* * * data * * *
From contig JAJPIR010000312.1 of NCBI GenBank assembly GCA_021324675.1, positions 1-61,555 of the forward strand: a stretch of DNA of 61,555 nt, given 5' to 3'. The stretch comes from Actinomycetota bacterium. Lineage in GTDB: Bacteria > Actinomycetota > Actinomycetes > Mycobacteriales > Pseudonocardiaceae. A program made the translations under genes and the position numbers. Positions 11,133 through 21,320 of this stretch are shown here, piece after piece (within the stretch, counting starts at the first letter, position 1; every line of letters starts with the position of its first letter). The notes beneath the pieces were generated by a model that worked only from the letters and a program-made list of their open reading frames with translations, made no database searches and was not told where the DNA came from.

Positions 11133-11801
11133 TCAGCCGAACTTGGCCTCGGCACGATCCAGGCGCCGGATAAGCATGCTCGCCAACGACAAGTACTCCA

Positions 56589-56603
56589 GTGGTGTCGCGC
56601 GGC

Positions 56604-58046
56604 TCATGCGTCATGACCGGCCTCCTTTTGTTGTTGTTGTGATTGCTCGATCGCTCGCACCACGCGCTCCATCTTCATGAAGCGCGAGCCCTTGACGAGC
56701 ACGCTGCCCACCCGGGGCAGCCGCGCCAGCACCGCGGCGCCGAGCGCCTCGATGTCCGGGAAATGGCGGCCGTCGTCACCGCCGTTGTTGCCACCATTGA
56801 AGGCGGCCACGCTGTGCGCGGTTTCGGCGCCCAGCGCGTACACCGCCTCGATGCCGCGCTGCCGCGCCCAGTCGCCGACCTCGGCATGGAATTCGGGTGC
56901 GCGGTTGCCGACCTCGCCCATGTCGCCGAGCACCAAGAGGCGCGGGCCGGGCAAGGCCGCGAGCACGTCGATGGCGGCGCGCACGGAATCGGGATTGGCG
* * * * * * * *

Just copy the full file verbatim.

From contig JAJPIR010000312.1 of NCBI GenBank assembly GCA_021324675.1, positions 1-61,555 of the forward strand: a stretch of DNA of 61,555 nt, given 5' to 3'. The stretch comes from Actinomycetota bacterium. Lineage in GTDB: Bacteria > Actinomycetota > Actinomycetes > Mycobacteriales > Pseudonocardiaceae. A program made the translations under genes and the position numbers. Positions 11,133 through 21,320 of this stretch are shown here, piece after piece (within the stretch, counting starts at the first letter, position 1; every line of letters starts with the position of its first letter). The notes beneath the pieces were generated by a model that worked only from the letters and a program-made list of their open reading frames with translations, made no database searches and was not told where the DNA came from.

Positions 11133-11801
11133 TCAGCCGAACTTGGCCTCGGCACGATCCAGGCGCCGGATAAGCATGCTCGCCAACGACAAGTACTCCA

Positions 56589-56603
56589 GTGGTGTCGCGC
56601 GGC

Positions 56604-58046
56604 TCATGCGTCATGACCGGCCTCCTTTTGTTGTTGTTGTGATTGCTCGATCGCTCGCACCACGCGCTCCATCTTCATGAAGCGCGAGCCCTTGACGAGC
56701 ACGCTGCCCACCCGGGGCAGCCGCGCCAGCACCGCGGCGCCGAGCGCCTCGATGTCCGGGAAATGGCGGCCGTCGTCACCGCCGTTGTTGCCACCATTGA
56801 AGGCGGCCACGCTGTGCGCGGTTTCGGCGCCCAGCGCGTACACCGCCTCGATGCCGCGCTGCCGCGCCCAGTCGCCGACCTCGGCATGGAATTCGGGTGC
56901 GCGGTTGCCGACCTCGCCCATGTCGCCGAGCACCAAGAGGCGCGGGCCGGGCAAGGCCGCGAGCACGTCGATGGCGGCGCGCACGGAATCGGGATTGGCG